It might also be possible to design more imaginative qualitative research that goes beyond simply asking questions and uses method to elicit some of their deeper feelings, by prompting their memory. One such method is photo-voice where patients are asked to take photos in various points in their care, and use these as a basis for discussion. We have used such naturalistic settings in our CLAHRC.[9] Such methods could be harnessed in the co-design of services where patients / carers are not just asked how they perceive services, but are actively involved in designing solutions.

Salient quantitative measurements as may be obtained from NHS data systems. Hospital admission and readmission rates should be measured in studies of system-wide change. An effective intervention would result in more satisfied patients with lower rates of hospital admission. What about quantifying physical health? Adverse events in general and mortality in particular have poor sensitivity, such that signal, even after risk adjustment, would only emerge from noise in an extremely large study, or in a very high-risk client group – see ‘More on Integrated Care’ in this News Blog. Adverse events and death can be consolidated into generic health measurements (QALYs/DALYs), but, again, these are insensitive for reasons given above. Evaluating methods to improve the integration of care may be an ‘inconvenient truth scenario’ [10] where it is necessary to rely on process measures and other proxies for clinical / welfare out. Since our CLAHRC is actively exploring the evaluation of service interventions to improve integration of care, we would be very interested to hear from others and explore approaches to evaluating care across care boundaries.

— Richard Lilford, CLAHRC WM Director

References:

  1. Ostrom E. Beyond Markets and States: Polycentric Governance of Complex Economic Systems. Am Econ Rev. 2010; 100(3): 641-72.
  2. Girling AJ, Hofer TP, Wu J, et al. Case-mix adjusted hospital mortality is a poor proxy for preventable mortality: a modelling study. BMJ Qual Saf. 2012; 21(12): 1052-6.
  3. Institute for Healthcare Improvement. Improving Patient Flow: The Esther Project in Sweden. Boston, MA: Institute for Healthcare Improvement, 2011.
  4. Bowling A, Hankins M, Windle G, Bilotta C, Grant R. A short measure of quality of life in older age: the performance of the brief Older People’s Quality of Life questionnaire (OPQOL-brief). Arch Gerontol Geriatr. 2013; 56: 181-7.
  5. Glasgow RE, Wagner EH, Schaefer J, Mahoney LD, Reid RJ, Greene SM. Development and validation of the Patient Assessment of Chronic Illness Care (PACIC). Med Care. 2005; 43(5): 436-44.
  6. Haggerty JL, Robergr D, Freeman GK, Beaulieu C, Breton M. Validation of a generic measure of continuity of care: When patients encounter several clinicians. Ann Fam Med. 2012; 10: 443-51.
  7. Tran VT, Harrington M, Montori VM, Barnes C, Wicks P, Ravaud P. Adaptation and validation of the Treatment Burden Questionnaire (TBQ) in English using an internet platform. BMC Medicine. 2014; 12: 109.
  8. Mercer SW, Scottish Executive. Care Measure. Scottish Executive 2004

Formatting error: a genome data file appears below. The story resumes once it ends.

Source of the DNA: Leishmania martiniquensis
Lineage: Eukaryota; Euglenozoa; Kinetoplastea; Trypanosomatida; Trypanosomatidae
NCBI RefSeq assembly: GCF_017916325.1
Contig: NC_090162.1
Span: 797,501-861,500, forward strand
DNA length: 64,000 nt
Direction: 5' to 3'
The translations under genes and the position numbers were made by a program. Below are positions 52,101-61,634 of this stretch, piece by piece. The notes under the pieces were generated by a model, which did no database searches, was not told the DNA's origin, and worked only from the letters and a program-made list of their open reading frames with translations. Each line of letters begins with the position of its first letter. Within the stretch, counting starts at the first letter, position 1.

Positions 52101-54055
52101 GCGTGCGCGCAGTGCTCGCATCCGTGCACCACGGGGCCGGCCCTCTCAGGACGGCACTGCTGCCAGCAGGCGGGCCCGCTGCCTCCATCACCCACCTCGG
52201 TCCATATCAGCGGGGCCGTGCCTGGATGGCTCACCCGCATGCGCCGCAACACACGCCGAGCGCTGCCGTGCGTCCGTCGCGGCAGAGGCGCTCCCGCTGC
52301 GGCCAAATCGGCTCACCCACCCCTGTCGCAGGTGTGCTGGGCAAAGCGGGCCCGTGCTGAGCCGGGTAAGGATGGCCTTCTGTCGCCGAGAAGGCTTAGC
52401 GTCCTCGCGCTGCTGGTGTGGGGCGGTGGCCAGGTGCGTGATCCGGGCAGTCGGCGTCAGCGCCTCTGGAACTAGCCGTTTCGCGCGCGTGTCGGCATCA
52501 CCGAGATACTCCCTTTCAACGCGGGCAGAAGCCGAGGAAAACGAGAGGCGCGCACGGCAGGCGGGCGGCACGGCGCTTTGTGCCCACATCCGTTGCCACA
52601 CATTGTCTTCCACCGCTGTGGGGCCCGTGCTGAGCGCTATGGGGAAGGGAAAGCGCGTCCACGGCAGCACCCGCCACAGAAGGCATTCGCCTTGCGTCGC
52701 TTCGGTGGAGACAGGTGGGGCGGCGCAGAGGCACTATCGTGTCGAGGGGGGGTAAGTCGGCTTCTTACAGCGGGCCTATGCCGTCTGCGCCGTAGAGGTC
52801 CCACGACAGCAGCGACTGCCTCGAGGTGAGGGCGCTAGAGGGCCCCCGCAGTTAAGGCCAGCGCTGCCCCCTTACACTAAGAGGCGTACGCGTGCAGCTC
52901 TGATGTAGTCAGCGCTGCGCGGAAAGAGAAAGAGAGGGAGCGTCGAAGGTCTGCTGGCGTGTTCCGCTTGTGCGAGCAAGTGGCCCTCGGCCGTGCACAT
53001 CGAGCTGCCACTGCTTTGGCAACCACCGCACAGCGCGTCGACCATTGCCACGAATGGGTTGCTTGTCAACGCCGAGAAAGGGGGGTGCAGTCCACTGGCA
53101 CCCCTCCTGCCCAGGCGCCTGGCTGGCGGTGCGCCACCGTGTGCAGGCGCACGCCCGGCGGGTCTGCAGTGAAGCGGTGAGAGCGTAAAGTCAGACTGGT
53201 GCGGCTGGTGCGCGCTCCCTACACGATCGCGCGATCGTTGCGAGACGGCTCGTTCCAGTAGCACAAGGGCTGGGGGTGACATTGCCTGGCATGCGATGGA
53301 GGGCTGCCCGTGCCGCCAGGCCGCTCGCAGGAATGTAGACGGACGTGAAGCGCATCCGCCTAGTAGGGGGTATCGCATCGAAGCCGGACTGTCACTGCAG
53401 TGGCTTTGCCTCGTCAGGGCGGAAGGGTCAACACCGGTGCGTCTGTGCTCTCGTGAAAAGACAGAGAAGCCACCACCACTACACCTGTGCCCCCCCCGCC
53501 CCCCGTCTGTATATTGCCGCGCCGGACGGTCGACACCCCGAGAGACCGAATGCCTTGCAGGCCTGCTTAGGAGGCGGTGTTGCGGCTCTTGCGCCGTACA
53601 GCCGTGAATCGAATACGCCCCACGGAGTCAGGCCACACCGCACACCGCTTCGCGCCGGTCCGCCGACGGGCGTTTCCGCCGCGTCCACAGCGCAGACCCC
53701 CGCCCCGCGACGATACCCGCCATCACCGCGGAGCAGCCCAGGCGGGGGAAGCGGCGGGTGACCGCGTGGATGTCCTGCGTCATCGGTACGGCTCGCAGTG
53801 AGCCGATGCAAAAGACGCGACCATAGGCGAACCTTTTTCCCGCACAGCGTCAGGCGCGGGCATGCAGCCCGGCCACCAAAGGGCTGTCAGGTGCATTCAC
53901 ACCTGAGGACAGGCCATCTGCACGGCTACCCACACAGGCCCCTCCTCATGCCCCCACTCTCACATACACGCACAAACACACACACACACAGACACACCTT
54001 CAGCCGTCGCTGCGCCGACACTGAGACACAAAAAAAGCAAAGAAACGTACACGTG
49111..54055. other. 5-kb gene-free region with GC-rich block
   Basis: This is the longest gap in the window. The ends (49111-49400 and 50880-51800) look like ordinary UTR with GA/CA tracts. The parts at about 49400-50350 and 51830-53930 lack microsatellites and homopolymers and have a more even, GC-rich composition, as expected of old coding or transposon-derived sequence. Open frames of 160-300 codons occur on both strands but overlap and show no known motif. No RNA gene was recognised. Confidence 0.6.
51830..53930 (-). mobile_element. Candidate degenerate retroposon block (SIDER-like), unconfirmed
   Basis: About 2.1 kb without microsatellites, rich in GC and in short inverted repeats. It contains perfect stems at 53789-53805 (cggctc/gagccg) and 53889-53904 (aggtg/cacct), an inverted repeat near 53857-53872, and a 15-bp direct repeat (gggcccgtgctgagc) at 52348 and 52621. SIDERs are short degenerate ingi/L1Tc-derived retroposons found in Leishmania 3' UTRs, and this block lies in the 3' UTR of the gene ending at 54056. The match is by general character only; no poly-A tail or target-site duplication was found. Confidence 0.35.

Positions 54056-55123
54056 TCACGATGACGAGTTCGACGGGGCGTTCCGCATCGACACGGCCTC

9. Redwood S, Gale N, Greenfield S. ‘You give us rangoli, we give you talk’ – Using an art-based activity to elicit data from a seldom heard group. BMC Medl Res Methodol. 2012; 12: 7.
  10. Lilford RJ. Integrated Care. NIHR CLAHRC West Midlands News Blog. 19 June 2015.

Between Policy and Practice – the Importance of Health Service Research in Low- and Middle-Income Countries

There is a large and growing literature on disease and its causes in low- and middle-income countries (LMICs) – not only infectious disease, but also non-communicable diseases. Endless studies are published on disease incidence and prevalence, for example. There is also a substantial literature on policy / health systems,[1] much captured in the Health Systems Evidence database.[2] This deals with topics such as general taxation vs. contributory insurance, financial incentives for providers, and use of private providers to extend coverage.

However, how to provide health services given general policy and a certain profile of disease is less well studied. Issues such as skill mix (e.g. who should do what), distribution of services (e.g. hospital vs. clinic vs. home) and coverage (e.g. how many nurses or clinics are needed per head of population) are less well studied. For example, there have been calls for Africa to increase the capacity of Community Health Workers (CHW) to one million, but no-one knows the optimal mix of CHWs to nurses to medical officers to doctors, for example. Likewise, the mix of outreach services (e.g. CHWs), clinics, pharmacies, private facilities, and traditional healers that can best serve populations is very unclear according to a recent Lancet commission.[3] The situation in slums is positively chaotic. One could sit in an arm chair and propose a service configuration for slum environments of 10,000 people that looks like this:

071-dcb-figure-1

The role of CHWs could be narrow (vaccination, child malnutrition), intermediate (vaccination, child malnutrition, sexual and reproductive health), or broad (all of the above, plus hypertension, obesity prevention, adherence to treatment, detection of depression, etc.). HIV and TB screening and treatment maintenance could be separate or included in the above, and so on.

Note that decisions about workforce and how and where the workforce is deployed have to be made irrespective of how care is financed, or whether financial or other incentives are used – decisions are still needed about who is to be incentivised to do what. And people do not appear overnight, so training (and the associated costs) must be included in cost and economic models. Of course, the range of possibilities according to per capita wealth in a country is large, but we do not know what good looks like in countries of approximately equal wealth. Here is the rub – it is much easier to study a diseases and its determinants than to study health services. Yet another study to link pollution to illness is easy to write as an applicant and understand as a reviewer. But talk about skill mix and eyes glaze over. Yet there is little point in measuring disease ever more precisely if there is no service to do anything about it.